The Innovation Union in Europe
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The Innovation Union in Europe

A Socio-Economic Perspective on EU Integration

Edited by Elias G. Carayannis and George M. Korres

One of the most important economic events in recent decades has been the ongoing process of European integration. This book provides a basic yet rigorous understanding of the current issues and problems of economic integration and innovation in Europe, and argues that national or regional economic development depends mainly on technical change, social and human capital, and knowledge creation and diffusion. This is clearly evident in the role of the quadruple innovation helix of government, university, industry and civil society.
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Chapter 7: Spatial knowledge spillovers within and between European regions: a meta-analysis

A Socio-Economic Perspective on EU Integration

Urban Gråsjö, Charlie Karlsson and Peter Warda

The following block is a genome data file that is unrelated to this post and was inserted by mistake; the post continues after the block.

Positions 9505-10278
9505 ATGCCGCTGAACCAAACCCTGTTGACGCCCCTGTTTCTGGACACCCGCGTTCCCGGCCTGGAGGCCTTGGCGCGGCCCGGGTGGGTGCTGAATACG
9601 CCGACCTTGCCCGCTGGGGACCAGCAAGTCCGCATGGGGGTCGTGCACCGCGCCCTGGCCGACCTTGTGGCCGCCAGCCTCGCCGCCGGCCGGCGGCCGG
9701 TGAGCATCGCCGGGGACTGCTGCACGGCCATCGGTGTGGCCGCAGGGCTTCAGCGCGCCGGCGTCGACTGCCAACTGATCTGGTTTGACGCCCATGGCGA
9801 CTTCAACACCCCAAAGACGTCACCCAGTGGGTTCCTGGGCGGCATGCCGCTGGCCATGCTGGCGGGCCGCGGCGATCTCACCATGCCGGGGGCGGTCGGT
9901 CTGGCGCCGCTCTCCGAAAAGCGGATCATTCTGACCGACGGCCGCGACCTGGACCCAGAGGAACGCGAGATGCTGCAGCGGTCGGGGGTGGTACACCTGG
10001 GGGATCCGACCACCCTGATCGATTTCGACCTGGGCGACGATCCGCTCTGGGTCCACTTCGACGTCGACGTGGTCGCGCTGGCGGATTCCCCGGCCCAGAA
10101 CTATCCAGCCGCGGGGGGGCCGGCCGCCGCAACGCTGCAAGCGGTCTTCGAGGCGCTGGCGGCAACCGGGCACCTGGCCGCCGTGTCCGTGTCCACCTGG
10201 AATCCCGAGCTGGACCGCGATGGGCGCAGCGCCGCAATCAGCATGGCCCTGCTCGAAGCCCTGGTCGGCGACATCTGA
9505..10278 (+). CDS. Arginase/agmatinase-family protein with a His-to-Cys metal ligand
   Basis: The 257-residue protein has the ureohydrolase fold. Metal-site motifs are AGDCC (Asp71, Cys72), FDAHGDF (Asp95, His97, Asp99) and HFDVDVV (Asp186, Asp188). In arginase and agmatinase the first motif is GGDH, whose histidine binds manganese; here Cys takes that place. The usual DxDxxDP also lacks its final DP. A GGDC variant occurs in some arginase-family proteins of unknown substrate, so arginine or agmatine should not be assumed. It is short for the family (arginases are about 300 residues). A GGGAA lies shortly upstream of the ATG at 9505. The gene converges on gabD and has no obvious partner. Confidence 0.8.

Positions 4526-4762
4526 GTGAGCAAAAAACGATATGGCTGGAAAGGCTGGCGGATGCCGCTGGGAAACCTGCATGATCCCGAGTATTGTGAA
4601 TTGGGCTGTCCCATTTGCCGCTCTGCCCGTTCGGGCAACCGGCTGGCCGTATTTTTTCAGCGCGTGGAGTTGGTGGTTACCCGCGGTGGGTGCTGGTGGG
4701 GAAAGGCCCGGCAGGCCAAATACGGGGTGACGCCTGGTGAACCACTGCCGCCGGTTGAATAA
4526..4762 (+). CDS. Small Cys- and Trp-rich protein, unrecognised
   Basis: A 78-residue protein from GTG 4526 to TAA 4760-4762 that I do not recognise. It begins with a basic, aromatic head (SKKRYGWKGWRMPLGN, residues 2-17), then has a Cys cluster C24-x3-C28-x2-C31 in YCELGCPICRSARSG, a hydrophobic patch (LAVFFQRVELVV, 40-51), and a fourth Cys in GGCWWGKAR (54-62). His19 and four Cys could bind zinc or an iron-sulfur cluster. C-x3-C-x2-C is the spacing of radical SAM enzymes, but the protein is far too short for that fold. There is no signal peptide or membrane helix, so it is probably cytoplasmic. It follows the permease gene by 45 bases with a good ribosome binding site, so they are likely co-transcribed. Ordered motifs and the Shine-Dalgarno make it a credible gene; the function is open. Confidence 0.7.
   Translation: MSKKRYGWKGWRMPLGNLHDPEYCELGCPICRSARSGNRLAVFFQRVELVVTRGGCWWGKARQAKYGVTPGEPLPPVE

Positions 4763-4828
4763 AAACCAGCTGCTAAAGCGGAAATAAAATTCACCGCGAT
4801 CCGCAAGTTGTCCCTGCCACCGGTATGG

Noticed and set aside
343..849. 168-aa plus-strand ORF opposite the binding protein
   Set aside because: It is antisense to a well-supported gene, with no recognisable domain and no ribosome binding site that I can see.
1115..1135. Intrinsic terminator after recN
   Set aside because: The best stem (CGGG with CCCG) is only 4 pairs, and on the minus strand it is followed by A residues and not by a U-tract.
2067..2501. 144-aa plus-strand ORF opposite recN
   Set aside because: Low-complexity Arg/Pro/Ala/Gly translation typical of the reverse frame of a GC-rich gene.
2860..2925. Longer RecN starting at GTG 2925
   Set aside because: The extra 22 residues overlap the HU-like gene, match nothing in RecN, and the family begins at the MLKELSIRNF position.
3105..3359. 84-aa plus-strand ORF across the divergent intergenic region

During the last decade we have been able to observe a veritable explosion of interest in ‘knowledge spillovers’. A search using Google Scholar on April 2011 limited to ‘business, administration, finance and economics’ gave 18 000 hits of which more than 70 per cent were from the period 2002–11. This explosive increase in interest in the concept among researchers mirrors both an increased scientific interest and an increased interest among policy makers in the topic. The increased interest among researchers is undoubtedly stimulated by the developments in endogenous growth theory during the two last decades. Among policy makers, we can trace a substantially increased interest in ‘knowledge spillovers’, not least among those within Europe. In fact, 75 per cent of the 18 000 hits contain the word ‘Europe’. In Europe, it is in particular within the European Union (EU) that ‘knowledge spillovers’ have come into focus. The Lisbon Agenda confirmed by EU leaders in March 2000, which aims to create a climate in Europe that stimulates innovation, competitiveness and economic growth, has put ‘knowledge spillovers’ on the European policy agenda. The earliest reference to ‘knowledge spillovers’ that we have been able to find is Griliches and Lichtenberg (1984, p. 466), who define ‘pure knowledge spillovers’ as ‘the cross-fertilization of one industry’s research program by developments occurring in other industries’, that is, as inter-industry spillovers.

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